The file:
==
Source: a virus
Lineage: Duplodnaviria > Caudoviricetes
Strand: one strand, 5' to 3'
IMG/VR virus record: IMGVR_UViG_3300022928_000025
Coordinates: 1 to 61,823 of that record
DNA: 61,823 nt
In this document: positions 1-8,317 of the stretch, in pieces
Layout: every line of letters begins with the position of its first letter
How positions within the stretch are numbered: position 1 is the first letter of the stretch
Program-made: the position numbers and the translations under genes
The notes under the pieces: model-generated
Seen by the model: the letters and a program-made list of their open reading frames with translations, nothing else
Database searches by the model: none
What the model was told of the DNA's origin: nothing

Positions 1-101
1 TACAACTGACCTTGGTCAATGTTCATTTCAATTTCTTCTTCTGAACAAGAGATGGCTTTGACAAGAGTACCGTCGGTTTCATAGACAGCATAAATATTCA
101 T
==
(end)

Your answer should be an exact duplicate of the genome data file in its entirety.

Source: a virus
Lineage: Duplodnaviria > Caudoviricetes
Strand: one strand, 5' to 3'
IMG/VR virus record: IMGVR_UViG_3300022928_000025
Coordinates: 1 to 61,823 of that record
DNA: 61,823 nt
In this document: positions 1-8,317 of the stretch, in pieces
Layout: every line of letters begins with the position of its first letter
How positions within the stretch are numbered: position 1 is the first letter of the stretch
Program-made: the position numbers and the translations under genes
The notes under the pieces: model-generated
Seen by the model: the letters and a program-made list of their open reading frames with translations, nothing else
Database searches by the model: none
What the model was told of the DNA's origin: nothing

Positions 1-101
1 TACAACTGACCTTGGTCAATGTTCATTTCAATTTCTTCTTCTGAACAAGAGATGGCTTTGACAAGAGTACCGTCGGTTTCATAGACAGCATAAATATTCA
101 T